Also during the museum project, there were three sessions on art making where the seniors used their history to incorporate into clay-making items that would go into a Peranakan tingkat (a tiered Chinese lunchbox). A woman normally who is quiet was making ang ku kueh (oval Chinese pastry) and she started to tell us that we shouldn’t put water to make it but to use oil. She thought she was making it for real! Opposite her was a man who used to make curry puffs when younger so they ended up conversing and sharing old memories.

We also did a session where the seniors painted Peranakan designs onto plates and cups, which they could bring home. It became a tangible item and a souvenir that reminded them about their experiences.

(According to ADA, it will be submitting its proposal for funding for NAC in October this year to see if the project can be carried on. ADA said it hopes to incorporate it as an ongoing activity at its New Horizon Centres. In September 2015, there will be an exhibition of the Arts & Dementia Programme – displaying the photographic and artistic works of its clients at Jurong Regional Library. This is being organised in conjunction with World Alzheimer’s Month and the Silver Arts Festival.)

Final artwork of clients connecting their memories as part of the Peranakan Museum tour.

This is all great but how does all this translate back into the home?

We hope there is a cascade effect where family caregivers in seeing the results can be encouraged to try some of these activities at home. There was a woman in a wheelchair whose daughter got to see her mother come alive, which she never experienced before. When the woman was engaged with the museum docents, she talked about artefacts that were in her own life.

We also reached out to ADA’s centre staff to attend so they too could witness the experiences, and could have a changed mindset and see a different sight of the seniors. The centre staff could even go on to develop ideas on how to better engage their clients.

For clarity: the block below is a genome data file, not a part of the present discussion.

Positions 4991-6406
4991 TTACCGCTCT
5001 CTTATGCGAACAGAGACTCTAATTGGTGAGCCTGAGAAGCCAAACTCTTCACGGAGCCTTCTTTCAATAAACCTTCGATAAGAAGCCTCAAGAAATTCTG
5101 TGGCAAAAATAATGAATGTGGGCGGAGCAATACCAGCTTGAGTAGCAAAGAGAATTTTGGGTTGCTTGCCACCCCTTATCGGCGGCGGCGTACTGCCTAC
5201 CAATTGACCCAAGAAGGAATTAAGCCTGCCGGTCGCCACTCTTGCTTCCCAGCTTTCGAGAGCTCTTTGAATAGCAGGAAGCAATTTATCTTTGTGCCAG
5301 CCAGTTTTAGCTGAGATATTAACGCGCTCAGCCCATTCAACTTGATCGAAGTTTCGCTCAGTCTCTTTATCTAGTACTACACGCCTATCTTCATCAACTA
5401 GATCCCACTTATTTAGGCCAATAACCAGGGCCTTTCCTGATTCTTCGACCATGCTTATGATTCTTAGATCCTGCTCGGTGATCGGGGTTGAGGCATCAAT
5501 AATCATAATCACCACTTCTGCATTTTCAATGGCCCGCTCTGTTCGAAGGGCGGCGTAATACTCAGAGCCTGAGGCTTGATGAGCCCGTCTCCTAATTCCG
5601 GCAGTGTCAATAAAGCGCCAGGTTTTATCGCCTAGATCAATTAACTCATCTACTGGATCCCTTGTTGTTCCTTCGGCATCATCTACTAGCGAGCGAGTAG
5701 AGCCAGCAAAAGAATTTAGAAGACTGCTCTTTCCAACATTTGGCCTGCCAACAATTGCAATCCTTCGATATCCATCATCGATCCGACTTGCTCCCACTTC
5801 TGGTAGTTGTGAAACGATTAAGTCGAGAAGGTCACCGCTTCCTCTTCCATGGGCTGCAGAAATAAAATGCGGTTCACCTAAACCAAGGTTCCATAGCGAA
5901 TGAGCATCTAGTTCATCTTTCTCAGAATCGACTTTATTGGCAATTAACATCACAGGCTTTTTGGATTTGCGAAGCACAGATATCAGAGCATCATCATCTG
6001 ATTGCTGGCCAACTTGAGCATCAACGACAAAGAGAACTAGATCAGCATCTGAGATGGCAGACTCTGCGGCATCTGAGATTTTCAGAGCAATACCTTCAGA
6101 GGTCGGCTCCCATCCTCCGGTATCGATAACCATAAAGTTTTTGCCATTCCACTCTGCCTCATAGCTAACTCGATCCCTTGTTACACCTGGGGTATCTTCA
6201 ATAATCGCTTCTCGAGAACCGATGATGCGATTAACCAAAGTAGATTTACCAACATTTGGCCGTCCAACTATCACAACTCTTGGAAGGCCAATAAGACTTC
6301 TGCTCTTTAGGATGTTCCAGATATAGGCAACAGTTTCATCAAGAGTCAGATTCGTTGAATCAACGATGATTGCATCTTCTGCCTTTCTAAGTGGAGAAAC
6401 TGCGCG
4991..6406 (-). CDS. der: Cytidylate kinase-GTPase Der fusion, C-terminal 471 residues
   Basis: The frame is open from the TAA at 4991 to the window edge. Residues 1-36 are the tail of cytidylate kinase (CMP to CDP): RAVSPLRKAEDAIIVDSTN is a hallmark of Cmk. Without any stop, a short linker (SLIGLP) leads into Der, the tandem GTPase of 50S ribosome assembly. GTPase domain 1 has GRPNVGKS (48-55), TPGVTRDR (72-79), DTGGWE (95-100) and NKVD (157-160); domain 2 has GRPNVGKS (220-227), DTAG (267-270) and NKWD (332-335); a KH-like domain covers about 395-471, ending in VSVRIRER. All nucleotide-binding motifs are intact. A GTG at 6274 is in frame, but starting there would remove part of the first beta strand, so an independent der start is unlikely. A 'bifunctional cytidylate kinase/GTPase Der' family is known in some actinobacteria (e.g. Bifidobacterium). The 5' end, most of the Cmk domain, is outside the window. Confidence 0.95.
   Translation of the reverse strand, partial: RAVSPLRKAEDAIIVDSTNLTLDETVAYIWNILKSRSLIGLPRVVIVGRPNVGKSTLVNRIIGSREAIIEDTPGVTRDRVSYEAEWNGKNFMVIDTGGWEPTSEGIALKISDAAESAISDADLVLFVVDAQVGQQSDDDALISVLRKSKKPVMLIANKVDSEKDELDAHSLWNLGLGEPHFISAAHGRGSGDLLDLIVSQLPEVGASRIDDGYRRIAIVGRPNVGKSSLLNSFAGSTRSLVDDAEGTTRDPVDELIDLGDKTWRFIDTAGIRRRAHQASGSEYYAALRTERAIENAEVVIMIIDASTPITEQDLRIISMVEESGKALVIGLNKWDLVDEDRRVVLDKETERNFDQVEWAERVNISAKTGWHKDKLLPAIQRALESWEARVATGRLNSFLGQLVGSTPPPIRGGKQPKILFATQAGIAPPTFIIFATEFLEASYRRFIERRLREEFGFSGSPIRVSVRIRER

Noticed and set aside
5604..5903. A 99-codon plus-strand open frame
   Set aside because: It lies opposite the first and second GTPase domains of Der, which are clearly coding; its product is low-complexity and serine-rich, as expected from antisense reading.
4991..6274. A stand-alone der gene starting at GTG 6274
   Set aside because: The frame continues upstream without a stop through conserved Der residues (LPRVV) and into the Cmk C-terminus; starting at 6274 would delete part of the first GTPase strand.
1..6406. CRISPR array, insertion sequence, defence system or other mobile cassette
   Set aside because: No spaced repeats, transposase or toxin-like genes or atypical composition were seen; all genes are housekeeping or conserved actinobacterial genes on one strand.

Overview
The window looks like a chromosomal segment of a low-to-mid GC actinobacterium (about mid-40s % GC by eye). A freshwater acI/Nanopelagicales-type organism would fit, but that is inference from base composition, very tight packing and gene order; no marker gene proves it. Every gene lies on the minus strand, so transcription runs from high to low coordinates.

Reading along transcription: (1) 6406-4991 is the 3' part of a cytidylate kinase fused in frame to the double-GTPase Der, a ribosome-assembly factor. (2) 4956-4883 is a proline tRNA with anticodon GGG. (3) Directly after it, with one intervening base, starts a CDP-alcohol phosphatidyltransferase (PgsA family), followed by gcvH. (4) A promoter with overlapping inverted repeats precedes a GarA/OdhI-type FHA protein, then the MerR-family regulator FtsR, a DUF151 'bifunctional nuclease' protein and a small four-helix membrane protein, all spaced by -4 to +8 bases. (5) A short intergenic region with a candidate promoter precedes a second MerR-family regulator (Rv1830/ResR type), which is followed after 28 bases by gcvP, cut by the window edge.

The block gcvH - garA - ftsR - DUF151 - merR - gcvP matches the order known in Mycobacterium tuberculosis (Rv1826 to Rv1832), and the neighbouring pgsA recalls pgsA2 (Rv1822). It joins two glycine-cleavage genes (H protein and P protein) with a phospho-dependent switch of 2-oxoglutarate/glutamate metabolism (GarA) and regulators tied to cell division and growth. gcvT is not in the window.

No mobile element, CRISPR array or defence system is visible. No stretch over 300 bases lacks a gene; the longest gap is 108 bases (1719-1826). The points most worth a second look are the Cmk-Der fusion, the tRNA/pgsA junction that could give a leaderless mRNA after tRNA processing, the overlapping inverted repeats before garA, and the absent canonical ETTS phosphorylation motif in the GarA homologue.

It is really about going beyond just the normal origami and colouring for kids that is being used on those with dementia. We use real-life normal experiences like going to the park and art galleries, and having a nice meal. We are using public spaces to create outings for them rather than expect them to do something alien to them. Actually, a lot of senior centres use colouring images, which are not age-appropriate. However, in Europe, they use famous paintings of the likes of Van Gogh, and seniors fill in the colours of those paintings rather than cartoons, and they even talk about them.

Are there interesting approaches to arts around the world?

Around the world, there already are projects for those with dementia. Harvard’s Peabody Museum of Archaeology and Ethnology in Boston holds regular structured programmes for those with dementia. Eldercare centres would drop off the seniors, and family members also join in the group tours. The facilitators are well-trained and provide supportive comments without making the seniors feel inadequate or confused. (A US organisation called I’m Still Here Foundation has an initiative called ARTZ: Artists for Alzheimer’s where it creates and facilitates regularly occurring arts and culture events for those affected by dementia – www.imstillhere.org.)

This idea of using arts with those who have dementia was originally muted when staff of eldercare centres in the US went to The Museum of Modern Art (MOMA) in New York (www.moma.org/meetme/index) to see if they could do something. The museum agreed and has been opening their facilities up on their off-days. In the Singapore museum project, the museum is not fully closed and it happens during a less busy time.

There is also a museum dementia awareness training programme in the UK called House of Memories developed and delivered by the National Museums Liverpool where they get seniors talking about clothes in the different time periods and even get them to do catwalks and incorporate drama (www.liverpoolmuseums.org.uk/learning/projects/house-of-memories/resources.aspx).

With the caregiver taking care of someone with dementia, it can be highly stressful. What advice can you give to caregivers?

Don’t be limited by what you see, as there are so many remaining abilities that are not obvious because the seniors have not been given the opportunity. When you provide that opportunity, you will be amazed at what the seniors can do. Bring them to a new place and show them a painting, you will be amazed at what comes out. The seniors appreciate beauty and art, as that is when creativity can be tapped. Those with frontotemporal dementia (a rare disorder related to Alzheimer’s disease) can produce great works of art even though they weren’t previously involved in the arts.

(** Special thanks to Theresa Lee, executive director of ADA for her inputs in this story.)